Watermarks have been a part of paper making since at least the 13th century. Probably the first ones were accidental, with rain spatters forming dots across the wet pulp, just like this one. My first experience with water leaving its own mark was several years ago when rain came down unexpectedly on my paper moulds left out to dry. These rainy day papers dried beautifully and came away from the moulds without tearing, but were irreversibly (I thought) damaged. I was going to throw them away, but the texture was interesting so I kept them for prosperity.
This week in the studio I’ve been making large sheets of A2 paper and experimenting with intentional watermarks. I was interested to see if I could achieve a watermark just using my fingers to create ‘lines’ similar to a music score. I was interested in the idea of absence as a presence. In this case the absence of pulp in line formations suggesting the presence of music yet to be composed.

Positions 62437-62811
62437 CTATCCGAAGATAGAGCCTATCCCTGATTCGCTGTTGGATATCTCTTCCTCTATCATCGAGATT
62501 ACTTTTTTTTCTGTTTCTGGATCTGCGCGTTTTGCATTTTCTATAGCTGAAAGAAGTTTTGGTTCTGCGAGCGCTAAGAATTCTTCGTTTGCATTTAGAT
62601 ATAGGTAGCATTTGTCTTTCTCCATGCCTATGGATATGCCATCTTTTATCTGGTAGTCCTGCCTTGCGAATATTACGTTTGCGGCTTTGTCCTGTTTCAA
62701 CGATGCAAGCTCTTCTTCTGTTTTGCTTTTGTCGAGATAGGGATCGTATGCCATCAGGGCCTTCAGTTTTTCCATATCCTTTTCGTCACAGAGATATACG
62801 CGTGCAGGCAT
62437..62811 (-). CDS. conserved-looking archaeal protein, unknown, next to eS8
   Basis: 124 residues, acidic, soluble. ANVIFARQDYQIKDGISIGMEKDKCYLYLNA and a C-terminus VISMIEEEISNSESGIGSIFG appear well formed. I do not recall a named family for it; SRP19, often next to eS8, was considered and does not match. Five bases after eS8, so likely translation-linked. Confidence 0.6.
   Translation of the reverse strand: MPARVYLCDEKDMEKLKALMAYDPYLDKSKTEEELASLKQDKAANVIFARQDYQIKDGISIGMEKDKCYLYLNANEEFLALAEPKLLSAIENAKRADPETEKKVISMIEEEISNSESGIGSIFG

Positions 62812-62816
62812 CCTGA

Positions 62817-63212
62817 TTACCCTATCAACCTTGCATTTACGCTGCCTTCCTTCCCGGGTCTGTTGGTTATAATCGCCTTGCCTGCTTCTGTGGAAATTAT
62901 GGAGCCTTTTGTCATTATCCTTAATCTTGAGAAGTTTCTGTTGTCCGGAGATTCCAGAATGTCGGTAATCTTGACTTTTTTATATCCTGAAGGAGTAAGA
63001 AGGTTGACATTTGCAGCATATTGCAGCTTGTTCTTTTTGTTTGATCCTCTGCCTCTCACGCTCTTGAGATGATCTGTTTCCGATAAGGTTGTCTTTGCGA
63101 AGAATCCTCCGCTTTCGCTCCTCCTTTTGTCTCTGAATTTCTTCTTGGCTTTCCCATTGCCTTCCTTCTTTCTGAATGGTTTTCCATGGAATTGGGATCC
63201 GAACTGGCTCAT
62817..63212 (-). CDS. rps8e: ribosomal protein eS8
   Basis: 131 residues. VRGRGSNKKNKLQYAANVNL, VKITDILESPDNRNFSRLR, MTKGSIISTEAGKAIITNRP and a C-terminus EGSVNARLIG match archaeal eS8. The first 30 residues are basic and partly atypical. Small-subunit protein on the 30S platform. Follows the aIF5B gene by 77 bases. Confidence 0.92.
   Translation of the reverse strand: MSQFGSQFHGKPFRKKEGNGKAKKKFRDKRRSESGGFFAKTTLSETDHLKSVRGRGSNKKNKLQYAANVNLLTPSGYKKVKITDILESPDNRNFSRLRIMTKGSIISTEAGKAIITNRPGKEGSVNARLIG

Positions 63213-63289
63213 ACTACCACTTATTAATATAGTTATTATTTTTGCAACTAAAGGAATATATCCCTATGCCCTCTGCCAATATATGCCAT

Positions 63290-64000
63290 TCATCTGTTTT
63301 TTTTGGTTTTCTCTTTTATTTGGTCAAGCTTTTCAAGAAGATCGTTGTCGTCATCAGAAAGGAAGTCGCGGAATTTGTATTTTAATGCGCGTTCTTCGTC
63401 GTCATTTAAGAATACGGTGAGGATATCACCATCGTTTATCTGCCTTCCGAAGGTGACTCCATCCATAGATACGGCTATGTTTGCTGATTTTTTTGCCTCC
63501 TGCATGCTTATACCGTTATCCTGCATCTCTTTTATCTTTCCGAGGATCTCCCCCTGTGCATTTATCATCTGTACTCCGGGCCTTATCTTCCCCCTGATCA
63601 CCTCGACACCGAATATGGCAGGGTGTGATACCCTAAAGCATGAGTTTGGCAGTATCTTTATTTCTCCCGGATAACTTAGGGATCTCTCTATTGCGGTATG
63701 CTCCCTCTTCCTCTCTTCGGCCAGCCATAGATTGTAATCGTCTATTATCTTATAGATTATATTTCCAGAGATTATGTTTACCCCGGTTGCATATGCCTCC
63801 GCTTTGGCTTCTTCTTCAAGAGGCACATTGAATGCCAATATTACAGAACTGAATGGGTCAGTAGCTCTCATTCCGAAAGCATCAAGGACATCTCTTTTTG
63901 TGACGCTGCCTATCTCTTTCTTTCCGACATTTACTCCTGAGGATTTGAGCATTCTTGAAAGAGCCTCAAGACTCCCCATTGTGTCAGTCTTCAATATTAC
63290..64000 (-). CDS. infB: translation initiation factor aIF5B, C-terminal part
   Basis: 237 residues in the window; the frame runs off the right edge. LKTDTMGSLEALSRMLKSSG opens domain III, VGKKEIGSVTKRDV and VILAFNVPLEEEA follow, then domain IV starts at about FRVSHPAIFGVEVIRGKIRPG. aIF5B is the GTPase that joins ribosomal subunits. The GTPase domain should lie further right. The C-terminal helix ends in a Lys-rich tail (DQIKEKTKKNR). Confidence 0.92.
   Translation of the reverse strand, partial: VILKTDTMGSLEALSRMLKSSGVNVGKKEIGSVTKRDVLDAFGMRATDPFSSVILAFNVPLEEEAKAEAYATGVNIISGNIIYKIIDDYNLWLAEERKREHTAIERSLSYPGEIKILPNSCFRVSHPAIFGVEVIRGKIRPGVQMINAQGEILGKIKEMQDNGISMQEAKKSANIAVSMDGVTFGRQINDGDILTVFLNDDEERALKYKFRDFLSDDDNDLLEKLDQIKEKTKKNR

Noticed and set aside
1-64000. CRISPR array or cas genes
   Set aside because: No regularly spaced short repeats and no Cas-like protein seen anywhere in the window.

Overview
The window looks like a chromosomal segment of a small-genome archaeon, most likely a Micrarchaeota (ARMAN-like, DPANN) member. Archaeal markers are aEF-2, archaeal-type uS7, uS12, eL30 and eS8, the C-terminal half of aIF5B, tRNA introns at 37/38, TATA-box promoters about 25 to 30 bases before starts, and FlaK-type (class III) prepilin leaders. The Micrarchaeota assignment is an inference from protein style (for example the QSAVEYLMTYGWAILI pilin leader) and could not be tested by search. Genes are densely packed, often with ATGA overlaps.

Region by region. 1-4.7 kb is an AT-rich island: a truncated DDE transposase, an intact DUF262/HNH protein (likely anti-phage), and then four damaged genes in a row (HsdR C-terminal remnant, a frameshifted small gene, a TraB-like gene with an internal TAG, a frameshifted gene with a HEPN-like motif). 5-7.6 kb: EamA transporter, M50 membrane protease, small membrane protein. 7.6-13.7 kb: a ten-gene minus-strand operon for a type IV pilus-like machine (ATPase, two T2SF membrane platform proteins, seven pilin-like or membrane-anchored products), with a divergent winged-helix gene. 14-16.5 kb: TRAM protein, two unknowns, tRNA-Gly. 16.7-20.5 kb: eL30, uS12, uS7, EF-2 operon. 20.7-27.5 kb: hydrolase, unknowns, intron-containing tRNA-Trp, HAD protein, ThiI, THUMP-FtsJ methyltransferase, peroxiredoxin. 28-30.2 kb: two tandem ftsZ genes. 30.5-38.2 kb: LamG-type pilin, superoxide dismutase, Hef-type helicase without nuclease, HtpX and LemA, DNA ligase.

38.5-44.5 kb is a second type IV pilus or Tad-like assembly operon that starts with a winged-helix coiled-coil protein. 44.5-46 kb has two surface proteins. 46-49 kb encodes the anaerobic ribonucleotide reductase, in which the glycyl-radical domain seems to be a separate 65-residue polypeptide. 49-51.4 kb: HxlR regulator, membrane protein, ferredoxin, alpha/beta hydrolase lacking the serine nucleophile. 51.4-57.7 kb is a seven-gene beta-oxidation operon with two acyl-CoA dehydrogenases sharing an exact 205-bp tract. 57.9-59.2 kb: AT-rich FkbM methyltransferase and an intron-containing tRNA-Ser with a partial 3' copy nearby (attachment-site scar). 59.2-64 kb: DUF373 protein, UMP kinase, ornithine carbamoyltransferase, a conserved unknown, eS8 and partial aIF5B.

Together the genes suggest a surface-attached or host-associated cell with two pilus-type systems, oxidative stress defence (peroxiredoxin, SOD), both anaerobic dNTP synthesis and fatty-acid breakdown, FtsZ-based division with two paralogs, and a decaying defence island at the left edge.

I researched artists who use watermarks in their paper making. Chilean artist Carolina Larrea’s work Impermanence contains hanging paper panels depicting the artists body fading into immateriality. Larrea uses water jets to write words on paper to suggest that “the existence of the word is due to the non-existence of matter”.  Canadian paper artist Susan Warner Keene uses water jets to create lines of watermarked paper as a series of time codes like a musical score.
My fist experiments have proved interesting and I am yet to see where this takes me. I like the idea of threads being worked into the paper fibres. And words! That’s still to come. Here’s my first attempt and there are largish holes in some of the lines, but you get the idea. Now to work out how to bring the images of sound into the watermarks…
 Carolina Larrea, “The Presence of Absence,” IAPMA Bulletin Watermarks, no. 52 (2012): 6-7.
 Susan Warner Keene. “Water Books – an Experiment,” accessed 16 May 2016. http://www.susanwarnerkeene.com/water-books–an-experiment.html.